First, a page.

semantics

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semantics

 [sĕ-man´tiks]
study of the meanings of words and the rules of their use; study of the relation between language and significance.

se·man·tics

(sĕ-man'tiks), A branch of semiotics:
1. The study of the significance and development of the meaning of words.
2. The study concerned with the relations between signs and their referents; the relations between the signs of a system; and human behavioral reaction to signs, including unconscious attitudes, influences of social institutions, and epistemologic and linguistic assumptions.
[G. sēmainō, to show]

se·man·tics

(sĕ-man'tiks)
1. Study of the significance and development of the meaning of words.
2. The study concerned with the relations between signs and their referents.
[G. sēmainō, to show]

semantics

The study of meaning, of the effectiveness with which thought is translated into language, and of the relationship between words and symbols and meaning.
References in periodicals archive ?
In other words, according to semanticist explanations we should reduce the meaning of the sentence uttered to, and just to, its literal content.
Some semanticists, including Davidson himself, hope to construe it materially; but this, notoriously, appears to render knowing what is the case if u is true insufficient for apprehending the thought expressed.
These are some examples of people who are not semanticists. To such people, as well as to a large number of other over-verbalized people in our culture who are not only confusing themselves but making confusion epidemic, the semanticist can only say,' What are you talking about?' The fact that this question practically never receives a serious answer indicates the magnitude of the task before us.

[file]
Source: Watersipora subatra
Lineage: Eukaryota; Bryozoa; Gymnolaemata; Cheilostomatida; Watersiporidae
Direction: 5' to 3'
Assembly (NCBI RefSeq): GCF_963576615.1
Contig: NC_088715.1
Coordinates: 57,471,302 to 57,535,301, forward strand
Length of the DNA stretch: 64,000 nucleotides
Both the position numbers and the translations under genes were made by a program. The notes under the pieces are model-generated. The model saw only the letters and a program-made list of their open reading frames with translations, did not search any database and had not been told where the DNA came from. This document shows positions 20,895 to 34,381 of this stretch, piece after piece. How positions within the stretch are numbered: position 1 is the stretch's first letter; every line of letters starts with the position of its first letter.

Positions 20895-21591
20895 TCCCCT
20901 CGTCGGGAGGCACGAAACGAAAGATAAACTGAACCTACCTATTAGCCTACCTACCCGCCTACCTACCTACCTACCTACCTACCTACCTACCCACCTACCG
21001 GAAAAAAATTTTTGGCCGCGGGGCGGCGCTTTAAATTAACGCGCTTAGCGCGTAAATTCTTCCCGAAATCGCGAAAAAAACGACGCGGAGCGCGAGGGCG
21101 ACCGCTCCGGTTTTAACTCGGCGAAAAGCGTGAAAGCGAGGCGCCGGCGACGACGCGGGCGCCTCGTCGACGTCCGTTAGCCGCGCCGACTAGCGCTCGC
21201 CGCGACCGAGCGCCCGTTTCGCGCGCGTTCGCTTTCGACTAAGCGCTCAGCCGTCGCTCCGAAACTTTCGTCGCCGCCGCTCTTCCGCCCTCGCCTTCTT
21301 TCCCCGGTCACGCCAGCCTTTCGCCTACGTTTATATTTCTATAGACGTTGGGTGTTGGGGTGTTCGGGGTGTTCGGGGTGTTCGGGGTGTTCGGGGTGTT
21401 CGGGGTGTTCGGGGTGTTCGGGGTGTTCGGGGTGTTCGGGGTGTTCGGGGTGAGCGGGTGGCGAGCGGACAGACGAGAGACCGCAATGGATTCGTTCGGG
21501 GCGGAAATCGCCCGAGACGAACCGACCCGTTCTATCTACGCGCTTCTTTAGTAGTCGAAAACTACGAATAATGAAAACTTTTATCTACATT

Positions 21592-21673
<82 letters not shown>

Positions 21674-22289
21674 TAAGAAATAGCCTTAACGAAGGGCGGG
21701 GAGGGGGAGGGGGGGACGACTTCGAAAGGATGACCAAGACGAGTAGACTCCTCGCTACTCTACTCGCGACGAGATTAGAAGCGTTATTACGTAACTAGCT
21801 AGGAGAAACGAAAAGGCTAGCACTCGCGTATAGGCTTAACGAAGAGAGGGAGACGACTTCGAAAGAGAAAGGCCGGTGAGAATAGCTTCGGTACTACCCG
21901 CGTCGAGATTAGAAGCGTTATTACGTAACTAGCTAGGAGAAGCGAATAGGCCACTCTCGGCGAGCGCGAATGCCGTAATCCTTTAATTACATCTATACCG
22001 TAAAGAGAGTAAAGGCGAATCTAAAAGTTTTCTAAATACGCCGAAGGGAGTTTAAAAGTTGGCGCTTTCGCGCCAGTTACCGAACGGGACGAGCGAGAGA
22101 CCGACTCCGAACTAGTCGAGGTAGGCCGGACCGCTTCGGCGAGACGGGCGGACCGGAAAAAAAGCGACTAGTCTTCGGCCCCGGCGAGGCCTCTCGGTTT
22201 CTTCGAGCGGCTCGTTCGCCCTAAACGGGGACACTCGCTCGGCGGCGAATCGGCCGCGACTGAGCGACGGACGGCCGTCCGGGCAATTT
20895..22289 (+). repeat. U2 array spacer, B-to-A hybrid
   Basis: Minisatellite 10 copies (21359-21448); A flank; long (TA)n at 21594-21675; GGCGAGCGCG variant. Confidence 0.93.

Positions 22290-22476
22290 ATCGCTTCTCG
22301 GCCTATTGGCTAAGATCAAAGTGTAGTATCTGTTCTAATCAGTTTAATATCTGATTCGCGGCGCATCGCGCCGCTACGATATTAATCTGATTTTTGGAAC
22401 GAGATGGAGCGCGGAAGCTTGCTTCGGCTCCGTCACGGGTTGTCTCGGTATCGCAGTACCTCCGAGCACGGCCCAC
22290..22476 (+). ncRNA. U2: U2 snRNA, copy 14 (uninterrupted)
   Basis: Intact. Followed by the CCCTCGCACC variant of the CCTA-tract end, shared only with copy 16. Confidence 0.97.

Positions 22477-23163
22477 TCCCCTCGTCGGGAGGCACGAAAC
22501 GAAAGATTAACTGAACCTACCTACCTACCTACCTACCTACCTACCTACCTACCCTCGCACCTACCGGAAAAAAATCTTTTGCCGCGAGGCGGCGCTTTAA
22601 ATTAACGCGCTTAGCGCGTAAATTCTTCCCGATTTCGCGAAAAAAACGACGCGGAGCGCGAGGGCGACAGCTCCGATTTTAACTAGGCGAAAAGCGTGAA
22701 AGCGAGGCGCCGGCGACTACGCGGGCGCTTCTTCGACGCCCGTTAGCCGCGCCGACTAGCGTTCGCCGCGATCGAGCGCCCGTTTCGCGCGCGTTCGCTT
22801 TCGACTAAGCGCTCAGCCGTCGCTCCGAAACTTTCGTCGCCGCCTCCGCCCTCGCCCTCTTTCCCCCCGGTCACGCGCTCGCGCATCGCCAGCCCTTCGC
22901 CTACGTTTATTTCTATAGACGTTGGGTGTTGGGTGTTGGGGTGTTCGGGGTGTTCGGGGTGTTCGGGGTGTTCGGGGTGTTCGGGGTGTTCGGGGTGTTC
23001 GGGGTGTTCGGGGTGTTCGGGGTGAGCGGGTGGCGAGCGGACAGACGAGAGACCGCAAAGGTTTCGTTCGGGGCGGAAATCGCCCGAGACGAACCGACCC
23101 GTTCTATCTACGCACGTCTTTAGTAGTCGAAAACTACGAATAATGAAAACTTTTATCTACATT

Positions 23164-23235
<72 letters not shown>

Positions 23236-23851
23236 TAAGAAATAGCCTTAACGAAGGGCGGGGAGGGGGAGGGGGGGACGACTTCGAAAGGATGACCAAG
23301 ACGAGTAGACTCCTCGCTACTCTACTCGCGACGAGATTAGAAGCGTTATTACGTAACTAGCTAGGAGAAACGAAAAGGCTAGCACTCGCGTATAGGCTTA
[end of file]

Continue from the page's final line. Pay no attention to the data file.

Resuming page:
The first is that provided by the work of general semanticists. This area is of special interest in undertaking explorations in language, since general semantics is concerned with the relationships among language, thought, and human behavior.
Although the concept of a Vulcan mind meld has continued to be a futuristic dream in the cultural consciousness, the conceptual notion of moving information in and out across space and time in nothing new to general semanticists; for the idea lies at the heart of Korzybski's theoretical model of human thought.
This month there gathered at Columbia University an abstraction of general semanticists whose purpose was to discuss the subject of research.
To help GS continue its run as a relevant and practical system for constructive human time-binding, general semanticists would be well advised to probe and identify barriers and opportunities to expand the scope and influence of GS in the world at large and in targeted areas as we zip into the future.
The article will show that through the application of what general semanticists refer to as "extensional devices," listening can become a less abstract and more manageable skill set, which will allow us to perform better the basic operations that fall under the abstract heading of "listening." To accomplish this, the article will first examine the literature arising from the field of interpersonal communication regarding listening.
For this effort, semanticists should receive nothing but praise.
general semanticists, even though they represented a number of
Word, therefore, for Korzybski and the general semanticists who followed him, already and always does not accommodate the reality in its totality.
Excellent semantic observations have also been contributed by social psychologists and students of propaganda (Lasswell, Doob, etc.), by psychologists (Piaget, Koffka, etc.), while the literature of psychoanalysis is crowded with information about human linguistic and symbolic functioning that must eventually be understood by semanticists and absorbed into their discipline.

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